Stout Building - Wakefield Rattan Company, circa 1866


Stout Building - Wakefield Rattan Company, circa 1866


D'Onofrio, Jayne.


Wakefield, Mass. : Wakefield Municipal Gas & Light Department,




Photo courtesy of the Wakefield Item Company.

"The rattan industry was established by Cyrus Wakefield sometime in the 1830s or 1840s. In 1855, Cyrus Wakefield, a resident of the Town of South Reading, brought his growing enterprise to South Reading. He purchased property on Water Street, 'a short distance east of the Center Depot,' which consisted of two mill ponds, one on each side of the road, and a few small buildings which had been used for various manufacturing purposes. The Stout Building, a cane a rattan shop, was named after Richard S. Stout, one of Wakefield's foremost citizens and a large stockholder in the company. He was the superintendent of this department, a position which was later held by his son, George H. Stout. The building was destroyed in the great fire of 1881, which destroyed all original buildings, with the exception of a large, long wooden building near the Vernon Street side of the property. Damage was estimated to be $190,000 and the company went on to rebuild, eventially becoming the largest rattan business in the nation." -- Text from calendar by Jayne M. D'Onofrio.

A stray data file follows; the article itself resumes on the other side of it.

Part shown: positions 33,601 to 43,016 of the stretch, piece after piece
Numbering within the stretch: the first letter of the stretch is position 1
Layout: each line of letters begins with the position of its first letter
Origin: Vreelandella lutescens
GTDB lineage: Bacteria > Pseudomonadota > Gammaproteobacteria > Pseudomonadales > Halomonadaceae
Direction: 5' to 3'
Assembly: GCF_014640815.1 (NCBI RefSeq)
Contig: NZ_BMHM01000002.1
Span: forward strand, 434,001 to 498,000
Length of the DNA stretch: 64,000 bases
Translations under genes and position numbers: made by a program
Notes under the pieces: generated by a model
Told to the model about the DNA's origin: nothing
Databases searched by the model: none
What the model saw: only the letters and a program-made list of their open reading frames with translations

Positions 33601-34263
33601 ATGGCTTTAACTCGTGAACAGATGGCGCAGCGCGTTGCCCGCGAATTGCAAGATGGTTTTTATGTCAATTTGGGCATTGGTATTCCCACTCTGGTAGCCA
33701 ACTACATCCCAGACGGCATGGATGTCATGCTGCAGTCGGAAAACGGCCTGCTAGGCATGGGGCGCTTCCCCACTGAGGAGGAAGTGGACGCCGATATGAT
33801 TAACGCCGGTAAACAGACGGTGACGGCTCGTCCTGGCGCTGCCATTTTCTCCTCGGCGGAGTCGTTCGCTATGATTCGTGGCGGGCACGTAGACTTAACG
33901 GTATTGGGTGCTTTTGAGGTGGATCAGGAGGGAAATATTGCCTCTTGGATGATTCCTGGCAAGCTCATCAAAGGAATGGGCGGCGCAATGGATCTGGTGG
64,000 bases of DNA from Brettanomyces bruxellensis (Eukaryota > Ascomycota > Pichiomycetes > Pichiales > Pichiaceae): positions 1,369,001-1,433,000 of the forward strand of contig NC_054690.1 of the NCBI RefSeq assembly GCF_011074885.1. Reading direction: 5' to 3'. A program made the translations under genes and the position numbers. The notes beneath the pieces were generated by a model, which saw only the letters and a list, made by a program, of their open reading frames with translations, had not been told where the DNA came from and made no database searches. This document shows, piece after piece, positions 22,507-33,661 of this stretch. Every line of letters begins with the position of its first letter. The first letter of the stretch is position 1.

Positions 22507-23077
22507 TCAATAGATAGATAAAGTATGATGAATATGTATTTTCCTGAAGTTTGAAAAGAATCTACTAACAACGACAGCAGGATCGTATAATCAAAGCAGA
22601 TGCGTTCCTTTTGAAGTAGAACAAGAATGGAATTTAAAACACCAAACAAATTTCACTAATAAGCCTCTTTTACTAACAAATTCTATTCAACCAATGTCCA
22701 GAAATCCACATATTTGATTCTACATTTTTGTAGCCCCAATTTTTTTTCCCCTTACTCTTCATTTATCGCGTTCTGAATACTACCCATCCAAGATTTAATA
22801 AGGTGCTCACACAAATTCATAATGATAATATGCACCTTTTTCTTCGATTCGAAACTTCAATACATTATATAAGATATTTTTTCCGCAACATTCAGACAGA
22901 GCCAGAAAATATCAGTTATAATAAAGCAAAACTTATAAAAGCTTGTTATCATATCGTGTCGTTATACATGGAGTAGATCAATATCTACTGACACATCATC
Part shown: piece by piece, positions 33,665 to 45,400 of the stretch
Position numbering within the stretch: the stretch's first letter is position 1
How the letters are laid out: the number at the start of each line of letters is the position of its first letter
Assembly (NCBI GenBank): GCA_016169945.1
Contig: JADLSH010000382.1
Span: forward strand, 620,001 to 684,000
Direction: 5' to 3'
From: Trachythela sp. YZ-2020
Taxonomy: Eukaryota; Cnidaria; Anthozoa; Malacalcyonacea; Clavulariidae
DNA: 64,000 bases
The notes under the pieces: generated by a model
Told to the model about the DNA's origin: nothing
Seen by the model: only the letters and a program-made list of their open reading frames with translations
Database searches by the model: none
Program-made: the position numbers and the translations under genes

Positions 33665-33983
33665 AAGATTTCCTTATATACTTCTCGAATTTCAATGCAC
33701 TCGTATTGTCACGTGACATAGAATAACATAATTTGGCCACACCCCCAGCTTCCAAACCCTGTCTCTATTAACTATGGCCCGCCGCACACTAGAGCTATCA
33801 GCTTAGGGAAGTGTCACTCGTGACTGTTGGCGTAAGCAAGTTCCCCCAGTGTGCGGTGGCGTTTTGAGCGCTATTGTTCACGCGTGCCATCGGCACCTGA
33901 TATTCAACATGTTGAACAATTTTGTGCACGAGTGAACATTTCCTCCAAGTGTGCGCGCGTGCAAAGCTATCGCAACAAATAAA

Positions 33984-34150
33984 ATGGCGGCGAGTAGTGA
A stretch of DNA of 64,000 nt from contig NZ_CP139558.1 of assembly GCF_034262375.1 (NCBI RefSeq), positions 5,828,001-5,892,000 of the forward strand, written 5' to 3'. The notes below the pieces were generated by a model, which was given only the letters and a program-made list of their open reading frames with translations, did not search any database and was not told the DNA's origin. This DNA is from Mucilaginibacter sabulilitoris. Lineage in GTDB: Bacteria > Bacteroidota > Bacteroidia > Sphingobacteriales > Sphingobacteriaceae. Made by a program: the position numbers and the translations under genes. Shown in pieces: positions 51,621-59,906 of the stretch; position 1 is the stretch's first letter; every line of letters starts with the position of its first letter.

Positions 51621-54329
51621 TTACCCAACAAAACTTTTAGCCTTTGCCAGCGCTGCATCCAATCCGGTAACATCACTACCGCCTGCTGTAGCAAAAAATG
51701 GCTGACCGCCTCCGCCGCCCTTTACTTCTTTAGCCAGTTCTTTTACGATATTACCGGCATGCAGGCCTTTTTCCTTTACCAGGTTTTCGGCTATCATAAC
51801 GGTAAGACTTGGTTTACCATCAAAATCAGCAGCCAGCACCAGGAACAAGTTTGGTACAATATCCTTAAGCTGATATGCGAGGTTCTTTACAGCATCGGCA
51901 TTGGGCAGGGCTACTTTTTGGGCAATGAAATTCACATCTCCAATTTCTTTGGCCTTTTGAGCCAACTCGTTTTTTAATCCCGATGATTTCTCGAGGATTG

Stout Building (Wakefield, Mass.).

Wakefield Rattan Company (Firm).

Wakefield (Mass.) -- History -- Pictorial works.

Collection :

Wakefield Municipal Gas & Light Department calendars

Tags :

Citation :

D'Onofrio, Jayne., "Stout Building - Wakefield Rattan Company, circa 1866," in NOBLE Digital Heritage, Item #11970, (accessed August 21, 2017).